Biophysics of Cellular Systems
Dahl - Current Research
For the past dozen years I have led a multidisciplinary research group to study the biophysics of cellular systems. We study mechanics of the nucleus and the actin cytoskeleton to address a wide range of medically-relevant questions. Focusing on our strengths incorporating physics and engineering into complex biological questions has led us to a large range of biomedical applications.
Structure and Mechanics of the Cell Nucleus
It has been more than a decade since the human genome was sequenced, but genetics has not enabled significant advancements in tissue regeneration, cancer, aging, and other diseases. Generally, cellular manipulation and engineering is limited by poor control of genome function. The nucleus of the cell contains its DNA and other gene regulatory factors, and the nucleus is interconnected with the actin cytoskeleton and the genome (Figure 1). My group and I study structure and mechanics of these integrated cellular systems. Our combination of experimental engineering and biology with computation and theory has made us one of the leading authorities in nuclear mechanics and nucleoskeleton structure. For example, with a grant from NSF and a breakthrough biophysical publication, we have identified spectrins as new functional mechanical components of the nucleoskeleton.
Nuclear Rheology and Cellular Phenotype
Cells respond to a variety of chemical and mechanical signals. Mechanobiology is the study of the propagation of mechanical cues within the cell; applied force, altered mechanical environment and intracellular forcegeneration all impact cell function. Mechanical forces outside the cell including shear stress and compression can propagate into the nucleus and alter sub-nuclear structures and movements. Using live-cell imaging and particle-tracking algorithms, particle velocimetry and rheological analysis, we observe distinct regimes of cellular responsiveness to force (Figure 2). Stimulation from chemical factors increase cellular force generation, which impacts nuclear changes. This work has been funded by an NSF CAREER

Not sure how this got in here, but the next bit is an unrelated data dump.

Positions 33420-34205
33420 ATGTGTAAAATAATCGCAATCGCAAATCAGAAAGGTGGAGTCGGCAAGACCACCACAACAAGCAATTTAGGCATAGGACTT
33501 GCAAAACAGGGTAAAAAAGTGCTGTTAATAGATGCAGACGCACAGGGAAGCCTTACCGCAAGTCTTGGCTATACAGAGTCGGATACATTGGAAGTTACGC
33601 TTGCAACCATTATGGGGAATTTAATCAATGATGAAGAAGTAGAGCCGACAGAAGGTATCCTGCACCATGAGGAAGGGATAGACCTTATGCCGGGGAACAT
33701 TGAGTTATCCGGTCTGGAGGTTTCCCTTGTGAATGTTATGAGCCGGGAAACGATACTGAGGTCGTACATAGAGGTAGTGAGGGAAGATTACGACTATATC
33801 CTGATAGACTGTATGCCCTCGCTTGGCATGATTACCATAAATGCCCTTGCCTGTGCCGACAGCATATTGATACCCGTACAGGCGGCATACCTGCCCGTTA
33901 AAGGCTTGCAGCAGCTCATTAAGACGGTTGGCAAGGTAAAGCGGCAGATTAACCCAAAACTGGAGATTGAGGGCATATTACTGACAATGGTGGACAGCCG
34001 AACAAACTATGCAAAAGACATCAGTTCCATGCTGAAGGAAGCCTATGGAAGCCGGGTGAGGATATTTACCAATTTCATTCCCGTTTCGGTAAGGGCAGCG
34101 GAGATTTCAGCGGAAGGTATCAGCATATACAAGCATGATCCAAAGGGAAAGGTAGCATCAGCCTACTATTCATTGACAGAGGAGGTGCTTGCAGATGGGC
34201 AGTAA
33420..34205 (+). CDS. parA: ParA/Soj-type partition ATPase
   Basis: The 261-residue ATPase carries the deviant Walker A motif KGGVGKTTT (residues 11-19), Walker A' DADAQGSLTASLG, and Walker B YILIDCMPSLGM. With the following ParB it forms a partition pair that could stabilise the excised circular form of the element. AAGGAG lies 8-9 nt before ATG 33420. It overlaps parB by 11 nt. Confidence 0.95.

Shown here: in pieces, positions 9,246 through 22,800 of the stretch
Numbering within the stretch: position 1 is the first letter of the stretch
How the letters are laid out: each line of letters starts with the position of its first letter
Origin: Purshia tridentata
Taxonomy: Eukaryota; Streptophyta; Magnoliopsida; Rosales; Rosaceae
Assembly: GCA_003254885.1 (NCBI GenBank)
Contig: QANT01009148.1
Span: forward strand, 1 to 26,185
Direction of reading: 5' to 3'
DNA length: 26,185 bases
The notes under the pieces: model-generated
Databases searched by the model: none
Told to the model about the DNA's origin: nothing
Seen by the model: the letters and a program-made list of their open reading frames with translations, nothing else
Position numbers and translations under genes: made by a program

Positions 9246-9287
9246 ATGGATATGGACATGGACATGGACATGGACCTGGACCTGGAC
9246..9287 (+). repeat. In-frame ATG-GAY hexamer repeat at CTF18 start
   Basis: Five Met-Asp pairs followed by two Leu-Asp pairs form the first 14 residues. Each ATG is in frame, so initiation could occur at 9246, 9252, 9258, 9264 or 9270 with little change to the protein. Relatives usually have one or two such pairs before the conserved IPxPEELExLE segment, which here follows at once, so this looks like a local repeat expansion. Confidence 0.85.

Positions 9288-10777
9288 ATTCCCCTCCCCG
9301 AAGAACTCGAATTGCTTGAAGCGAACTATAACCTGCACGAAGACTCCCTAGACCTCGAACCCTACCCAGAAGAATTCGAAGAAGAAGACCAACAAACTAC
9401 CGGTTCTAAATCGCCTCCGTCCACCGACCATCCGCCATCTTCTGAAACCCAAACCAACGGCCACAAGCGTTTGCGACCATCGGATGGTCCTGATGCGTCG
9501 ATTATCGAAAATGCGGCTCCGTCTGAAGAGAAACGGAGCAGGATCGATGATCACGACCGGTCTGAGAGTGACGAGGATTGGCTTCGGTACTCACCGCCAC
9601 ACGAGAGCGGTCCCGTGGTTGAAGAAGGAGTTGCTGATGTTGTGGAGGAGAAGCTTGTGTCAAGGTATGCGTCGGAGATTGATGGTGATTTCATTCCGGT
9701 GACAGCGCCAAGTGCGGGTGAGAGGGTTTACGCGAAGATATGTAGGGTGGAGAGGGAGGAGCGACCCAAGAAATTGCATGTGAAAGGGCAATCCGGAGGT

award, and we have used techniques developed to address numerous disease states including premature aging, vascular dysfunction and wound healing. We have published the seminal works on the mechanical and structural aspects of lamin A Hutchinson Gilford progeria syndrome in the nucleus, and neural leukodystrophy.
Advanced Imaging Technology and Chromatin Organization
Using careful controls we have been able to use particle tracking imaging to measure levels of chromatin compaction in live cells and correlate levels of functional heterochromatin with mechanical properties in live, unperturbed cells. We have also correlated these changes in effective diffusivity within the entangled polymeric network of the nucleus to changes in fluorescence lifetime imaging (Figure 3). These complementary techniques –one pro viding a single snapshot of fixed cells with spatial resolution and another providing information regarding force generation and chromatin condensation –allow a full characterization of the rheological properties of the nuclear interior. The work has been sponsored by the NSF. We are currently using these techniques to measure the pathways of DNA damage repair in normal cells. Also, we are quantifying DNA repair in different breast cancer cell lines in response to chemotherapeutic agents to determine what makes certain breast cancer cells resistant to drug treatments. Similarly, we are using measurements of chromatin condensation to examine nuclear changes associated with cellular infection by Herpes Simplex Virus 1 as a model for DNA viruses.